Portable batteries are not a new concept to the tech-savvy consumer. I probably carry three or four of them with me on top of an iPhone charging case to every tech show that I go to. The reason portable power has become such a popping market is because it’s something that every single consumer needs, whether the like it or not. And that alone is enough to make the EcoFlow River Mobile Power Station an easy product to pitch.
In 2018, it’s not uncommon to see someone walking around with a smartphone in their hand, a pair of Bluetooth headphones covering their ears, a smartwatch or fitness band on their wrist, and a laptop or tablet tucked away in the backpack that they’re wearing. That right there adds up to four different pieces of technology that run on battery power—and we’re not even talking about heavy tech users. Eventually during the day those products are going to need to be plugged in to ensure continued, uninterrupted use.
For a majority of consumers, plugging those devices in at night may be enough to get them by. That’s fine, but that’s also not what EcoFlow had in mind with the River.
This product is a versatile, portable product that essentially serves as your personal generator for all of your electronics when you’d otherwise be unable to access a standard power source. Think along the lines of a weekend camping trip with friends or family, or—if you’re a photographer or with a video crew—you’re out in the field on a shoot. Those are two specific and very different circumstances, but in both, power sources may come few and far between. When camping, you might have the car outlets, but those only provide so much juice and are limited in number. A video crew can literally be anywhere and its standard operating procedure to carry a near-unlimited supply of extra batteries for cameras.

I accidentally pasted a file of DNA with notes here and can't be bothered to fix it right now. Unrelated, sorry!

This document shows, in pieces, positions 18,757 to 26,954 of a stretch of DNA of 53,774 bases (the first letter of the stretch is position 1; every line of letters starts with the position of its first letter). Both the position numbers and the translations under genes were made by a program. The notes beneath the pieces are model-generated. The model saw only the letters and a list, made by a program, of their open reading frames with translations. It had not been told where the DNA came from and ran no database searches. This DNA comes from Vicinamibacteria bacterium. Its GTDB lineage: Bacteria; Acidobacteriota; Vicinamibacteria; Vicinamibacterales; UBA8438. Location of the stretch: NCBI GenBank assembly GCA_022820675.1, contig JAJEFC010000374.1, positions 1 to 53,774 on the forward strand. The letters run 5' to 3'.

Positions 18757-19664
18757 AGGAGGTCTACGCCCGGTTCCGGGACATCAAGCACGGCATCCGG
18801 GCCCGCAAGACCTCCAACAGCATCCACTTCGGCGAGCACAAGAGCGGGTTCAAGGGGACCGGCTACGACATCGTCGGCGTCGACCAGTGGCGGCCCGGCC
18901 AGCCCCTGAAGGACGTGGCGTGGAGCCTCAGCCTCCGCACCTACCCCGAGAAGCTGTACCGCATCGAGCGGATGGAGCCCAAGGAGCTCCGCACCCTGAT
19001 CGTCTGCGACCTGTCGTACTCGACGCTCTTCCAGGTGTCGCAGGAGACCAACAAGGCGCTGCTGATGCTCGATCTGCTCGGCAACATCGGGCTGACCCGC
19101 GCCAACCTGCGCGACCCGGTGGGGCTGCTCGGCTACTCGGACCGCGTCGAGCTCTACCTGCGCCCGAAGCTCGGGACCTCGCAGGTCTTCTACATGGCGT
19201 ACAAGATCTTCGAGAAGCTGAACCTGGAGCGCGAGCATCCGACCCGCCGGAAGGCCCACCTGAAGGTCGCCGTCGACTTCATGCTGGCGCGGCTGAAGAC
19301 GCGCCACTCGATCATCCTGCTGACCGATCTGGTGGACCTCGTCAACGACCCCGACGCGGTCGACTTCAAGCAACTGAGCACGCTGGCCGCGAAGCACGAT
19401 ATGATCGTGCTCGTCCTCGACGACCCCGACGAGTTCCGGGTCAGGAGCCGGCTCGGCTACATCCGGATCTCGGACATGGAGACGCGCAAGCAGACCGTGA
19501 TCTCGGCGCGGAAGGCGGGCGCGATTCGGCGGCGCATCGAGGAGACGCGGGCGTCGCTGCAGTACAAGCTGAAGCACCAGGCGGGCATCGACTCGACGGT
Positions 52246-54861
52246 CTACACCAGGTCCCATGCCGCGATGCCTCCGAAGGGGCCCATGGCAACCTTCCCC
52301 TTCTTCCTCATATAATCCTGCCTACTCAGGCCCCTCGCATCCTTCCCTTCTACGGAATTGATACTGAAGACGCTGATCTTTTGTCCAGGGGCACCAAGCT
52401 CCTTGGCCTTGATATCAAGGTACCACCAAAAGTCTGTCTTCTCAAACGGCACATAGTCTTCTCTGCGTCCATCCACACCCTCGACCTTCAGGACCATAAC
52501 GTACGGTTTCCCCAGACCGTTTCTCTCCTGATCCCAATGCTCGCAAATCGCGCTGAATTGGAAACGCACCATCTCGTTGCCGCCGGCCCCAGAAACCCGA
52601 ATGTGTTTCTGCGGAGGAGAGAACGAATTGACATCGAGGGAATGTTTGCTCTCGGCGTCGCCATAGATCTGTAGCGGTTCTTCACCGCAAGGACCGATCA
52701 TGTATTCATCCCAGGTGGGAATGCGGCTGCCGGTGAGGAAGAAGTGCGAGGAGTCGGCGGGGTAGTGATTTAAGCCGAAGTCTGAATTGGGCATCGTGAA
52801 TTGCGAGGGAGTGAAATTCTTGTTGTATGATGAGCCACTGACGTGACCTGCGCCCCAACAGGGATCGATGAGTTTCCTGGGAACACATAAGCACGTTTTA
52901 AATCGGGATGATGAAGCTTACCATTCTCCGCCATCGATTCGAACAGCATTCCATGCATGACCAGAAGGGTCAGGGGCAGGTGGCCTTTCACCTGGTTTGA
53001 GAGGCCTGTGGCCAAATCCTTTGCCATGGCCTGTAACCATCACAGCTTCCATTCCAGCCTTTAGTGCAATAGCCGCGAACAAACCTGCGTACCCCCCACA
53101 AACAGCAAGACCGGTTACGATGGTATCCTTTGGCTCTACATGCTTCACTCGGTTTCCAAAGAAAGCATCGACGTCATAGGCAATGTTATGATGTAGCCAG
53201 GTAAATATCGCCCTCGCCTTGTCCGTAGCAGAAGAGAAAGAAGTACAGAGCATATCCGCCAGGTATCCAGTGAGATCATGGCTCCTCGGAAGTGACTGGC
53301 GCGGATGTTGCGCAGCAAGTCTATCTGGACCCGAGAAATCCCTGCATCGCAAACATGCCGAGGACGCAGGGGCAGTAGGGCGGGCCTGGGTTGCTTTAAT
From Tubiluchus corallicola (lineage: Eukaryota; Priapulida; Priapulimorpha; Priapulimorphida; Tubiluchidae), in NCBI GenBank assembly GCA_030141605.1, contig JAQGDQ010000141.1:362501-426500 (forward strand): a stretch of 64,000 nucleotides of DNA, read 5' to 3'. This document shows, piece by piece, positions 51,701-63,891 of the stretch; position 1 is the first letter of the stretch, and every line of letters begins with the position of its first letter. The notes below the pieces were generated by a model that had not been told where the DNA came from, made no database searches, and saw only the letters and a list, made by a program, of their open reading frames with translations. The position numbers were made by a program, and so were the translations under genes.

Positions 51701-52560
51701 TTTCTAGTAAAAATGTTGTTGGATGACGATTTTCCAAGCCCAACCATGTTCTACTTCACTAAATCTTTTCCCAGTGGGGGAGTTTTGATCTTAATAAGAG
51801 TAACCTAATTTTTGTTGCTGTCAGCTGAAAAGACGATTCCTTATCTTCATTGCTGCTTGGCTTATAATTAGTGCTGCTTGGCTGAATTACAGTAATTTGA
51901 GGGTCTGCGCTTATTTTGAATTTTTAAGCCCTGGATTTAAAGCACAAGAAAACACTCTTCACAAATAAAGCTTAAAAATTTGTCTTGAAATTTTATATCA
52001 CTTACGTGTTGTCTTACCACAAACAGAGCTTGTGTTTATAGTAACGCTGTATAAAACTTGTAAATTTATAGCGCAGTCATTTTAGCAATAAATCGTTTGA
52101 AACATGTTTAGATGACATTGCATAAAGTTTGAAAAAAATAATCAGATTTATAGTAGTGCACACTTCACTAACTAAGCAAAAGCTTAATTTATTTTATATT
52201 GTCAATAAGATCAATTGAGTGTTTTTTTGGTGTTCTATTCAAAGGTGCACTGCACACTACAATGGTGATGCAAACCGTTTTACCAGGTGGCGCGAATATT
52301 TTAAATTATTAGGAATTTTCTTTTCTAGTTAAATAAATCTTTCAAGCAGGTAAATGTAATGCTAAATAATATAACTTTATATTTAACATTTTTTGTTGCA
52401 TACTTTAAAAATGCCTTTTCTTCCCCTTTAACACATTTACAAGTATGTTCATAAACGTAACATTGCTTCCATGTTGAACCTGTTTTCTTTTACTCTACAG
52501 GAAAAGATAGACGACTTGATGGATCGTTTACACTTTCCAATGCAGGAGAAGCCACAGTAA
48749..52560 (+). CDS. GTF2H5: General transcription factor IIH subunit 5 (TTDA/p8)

EcoFlow’s River Mobile Power Station has 114,000mAh at 3.6V. In plain English, that’s a poop-ton of power. To give you an idea of what that much power can accomplish, at 100 percent, the River is capable of charging a standard smartphone from dead to a full charge more than 30 times. It can charge a regular GoPro camera more than 80 times. River can power a minifridge for more than 10 hours. It can keep a projector running for more than 10 hours. And it can recharge a laptop somewhere between five and nine times depending on the battery capacity.
That’s a ton of power.
However, with that much power comes
great responsibility a bit of sticker shock. The EcoFlow River runs at $699.99 (it was $100 off at the time of this posting through the EcoFlow website). While that seems excessive, it needs to be put in a bit of context. When you’re out or online looking at other external battery packs, you’ll see some in the low-10s-of-thousands mAh range that run anywhere from $60-$80 easy. Now, do some quick math and figure out how much that product would cost at 114,000 mAh. You’re probably somewhere in the ballpark of what EcoFlow is charging.
And with that price tag, you’re getting a product that has more charging ports than you’re going to know what to do with (it can charge 11 products at a time) and the ability to handle a wide range of temperature conditions (-4 to 140 degrees Fahrenheit). So, while it’s not a product intended for everyday use, the EcoFlow River can at least help a consumer or their family/team stay charged at all times.
One concern with the River, which is a normal concern with all Lithium-ion batteries, is that its charging capacity will degrade over time. According to EcoFlow, the user will get roughly 500 cycles at 100 percent—which they called a "conservative estimate." By 1,000 cycles, you'll be down to around 80 percent charge capacity. That's just something we're going to have to deal with with these products until a new type of battery technology becomes mainstream.